By CNN National Security Producer Jamie Crawford
While it technically began operating last week, the Libyan Embassy in Washington was officially reopened Wednesday by its ambassador amid a crowd of proud Libyan-Americans waving flags and singing Libyan songs.
"This embassy will serve as a symbol of the new Libya here in the U.S.," Ambassador Ali Aujali said outside the Watergate building in Washington where the embassy is located. "We will work tirelessly not only to serve the needs of the Libyans studying, living and traveling in this country, but also to thank the United States government on behalf of the Libyan people everywhere for its continuing support for transition to a free and democratic nation."
The mission now represents the Transitional National Council (TNC), the rebel movement based in Benghazi, which the United States recognized as the rightful government of Libya on July 15.
By CNN's David Ariosto in Kabul, Afghanistan
A pair of Oakley sunglasses wrap around the face of an Afghan police officer riding atop a well-armed patrol - perhaps among the more anecdotal indications of western influence in this central Asian capital.
His mirrored lenses reflect the back-end of a Ford Ranger pick-up truck, painted army green.
The two-truck convoy is packed with more than two dozen of his heavily armed comrades, a scantly-used term that smacks of Soviet influence that once bore down on this region.
The officers circle the city, reinforcing checkpoints that comprise what authorities have dubbed the "Ring of Steel," perhaps a term meant to inspire a sense of confidence within Kabul's inner capital.
But his job description is an unenviable one: patrol the city, keep it safe and watch for suicide bombers.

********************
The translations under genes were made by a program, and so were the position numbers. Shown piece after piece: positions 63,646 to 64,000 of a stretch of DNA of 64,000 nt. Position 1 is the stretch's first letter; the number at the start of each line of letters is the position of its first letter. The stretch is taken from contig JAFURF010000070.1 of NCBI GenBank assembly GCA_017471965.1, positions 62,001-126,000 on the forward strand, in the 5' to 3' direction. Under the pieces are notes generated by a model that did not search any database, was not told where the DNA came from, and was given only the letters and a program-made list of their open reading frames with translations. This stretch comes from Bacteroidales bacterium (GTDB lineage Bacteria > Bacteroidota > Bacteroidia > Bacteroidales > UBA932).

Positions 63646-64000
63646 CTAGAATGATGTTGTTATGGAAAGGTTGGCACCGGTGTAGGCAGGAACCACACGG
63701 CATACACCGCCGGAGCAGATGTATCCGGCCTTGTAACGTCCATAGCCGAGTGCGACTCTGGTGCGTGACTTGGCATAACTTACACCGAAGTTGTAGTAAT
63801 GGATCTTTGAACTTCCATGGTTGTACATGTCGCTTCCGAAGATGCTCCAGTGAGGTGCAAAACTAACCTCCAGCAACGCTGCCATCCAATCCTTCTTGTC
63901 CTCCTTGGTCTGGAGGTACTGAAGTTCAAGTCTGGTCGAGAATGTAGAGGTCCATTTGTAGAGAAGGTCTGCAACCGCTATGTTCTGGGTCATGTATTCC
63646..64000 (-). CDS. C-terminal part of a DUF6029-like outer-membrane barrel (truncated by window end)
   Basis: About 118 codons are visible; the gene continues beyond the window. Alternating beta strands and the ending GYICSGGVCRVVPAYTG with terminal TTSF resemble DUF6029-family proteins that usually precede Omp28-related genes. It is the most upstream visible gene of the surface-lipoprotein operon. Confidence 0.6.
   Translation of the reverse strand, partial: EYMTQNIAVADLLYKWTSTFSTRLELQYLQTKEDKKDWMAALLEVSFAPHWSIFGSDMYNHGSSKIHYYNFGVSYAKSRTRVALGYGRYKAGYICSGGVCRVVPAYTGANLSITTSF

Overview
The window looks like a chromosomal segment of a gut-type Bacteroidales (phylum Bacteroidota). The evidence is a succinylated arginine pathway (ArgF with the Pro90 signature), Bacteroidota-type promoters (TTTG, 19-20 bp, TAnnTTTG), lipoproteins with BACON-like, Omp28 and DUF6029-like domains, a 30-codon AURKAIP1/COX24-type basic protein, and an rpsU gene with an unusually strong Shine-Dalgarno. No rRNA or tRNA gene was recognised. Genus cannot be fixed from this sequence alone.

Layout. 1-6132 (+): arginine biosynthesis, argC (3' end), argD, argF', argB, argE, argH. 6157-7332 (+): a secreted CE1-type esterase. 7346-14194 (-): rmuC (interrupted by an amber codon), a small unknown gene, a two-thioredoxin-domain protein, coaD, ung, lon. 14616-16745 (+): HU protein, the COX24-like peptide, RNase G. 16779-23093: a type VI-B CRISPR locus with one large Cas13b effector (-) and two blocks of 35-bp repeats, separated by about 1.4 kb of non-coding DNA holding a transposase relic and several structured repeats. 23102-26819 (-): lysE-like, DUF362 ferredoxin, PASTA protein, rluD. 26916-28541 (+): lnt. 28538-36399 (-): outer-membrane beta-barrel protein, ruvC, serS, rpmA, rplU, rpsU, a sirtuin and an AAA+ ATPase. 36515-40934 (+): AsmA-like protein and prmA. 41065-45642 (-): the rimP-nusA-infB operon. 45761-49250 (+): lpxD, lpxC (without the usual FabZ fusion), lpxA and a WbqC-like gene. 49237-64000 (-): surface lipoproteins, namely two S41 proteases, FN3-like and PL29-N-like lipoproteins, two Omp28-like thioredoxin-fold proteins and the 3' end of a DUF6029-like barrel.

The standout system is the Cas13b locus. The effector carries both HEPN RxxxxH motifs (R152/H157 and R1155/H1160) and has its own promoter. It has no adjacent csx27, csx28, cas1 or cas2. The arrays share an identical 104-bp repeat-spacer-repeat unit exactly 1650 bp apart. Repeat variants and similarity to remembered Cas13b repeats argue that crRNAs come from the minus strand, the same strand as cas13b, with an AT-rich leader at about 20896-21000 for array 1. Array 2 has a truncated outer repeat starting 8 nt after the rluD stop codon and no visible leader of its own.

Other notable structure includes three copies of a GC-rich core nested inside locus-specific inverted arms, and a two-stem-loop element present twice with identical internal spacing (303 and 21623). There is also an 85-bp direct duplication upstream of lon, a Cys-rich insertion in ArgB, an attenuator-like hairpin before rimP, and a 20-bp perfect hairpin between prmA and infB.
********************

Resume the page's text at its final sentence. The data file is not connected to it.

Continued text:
"If you see a suicide attacker, you should try to arrest him," said Mohammad Ghalam, a police officer operating a nearby check-point. "But if you can't, you'll have to kill him quickly."
While the outside observer might consider that statement somewhat contradictory, Ghalam's words aptly reflect the duality of working as a civilian officer in a time of war.
Police trucks in the capital are commonly equipped with heavy machine guns. Those who man them - or even just sit behind the big guns - wear body armor, sling automatic weapons and are often clad in multi-pocketed apparel used to stuff spare cartridges.
Suicide attacks, gun-battles and roadside bombs are their daily threats.
"I think our biggest challenge comes from the VIPs who drive up (to police checkpoints)," said Ghalam. "They never want to have their vehicle searched." FULL POST
By CNN Producer Paul Courson
Homeland Security Secretary Janet Napolitano unveiled new television ads Wednesday for the public awareness campaign "If you see something, say something," as the 10th anniversary of the September 11, 2001, attacks nears.
"Today, we are stronger than we were on 9/11," Napolitano said, but added, "There are no guarantees in this world."
"What we can do is maximize our ability to prevent an attack from occurring, minimize the ability of such an attack having a large impact and increase our ability to respond."
Video of the new television ads was played during Napolitano's remarks at the U.S. Chamber of Commerce. One of them is set in a public transit station, where pedestrians watch as someone pulls a handbag from the trunk of a car and leaves it on a bench in the waiting area.
By Carol Cratty
CNN Senior Producer
U.S. officials warn the threat posed by a lone gunman or a group with small arms is a serious concern to law enforcement.
A joint intelligence bulletin issued by the Department of Homeland Security and the FBI cites the July attack in Norway as one very deadly example. Anders Behring Breivik allegedly shot and killed 69 people on the Norwegian island of Utoya. Authorities say earlier that day a vehicle bomb made by Breivik exploded in Oslo and killed eight people.
By CNN Senior State Department Producer Elise Labott
As international pressure against the Bashar al-Assad regime intensifies, the Syrian opposition says it has been taking steps to better organize its efforts.
Activists say Syria's disparate opposition groups within the country are working toward a unified front that includes classic opposition figures from all sects and backgrounds as well as representation from the two main opposition groups.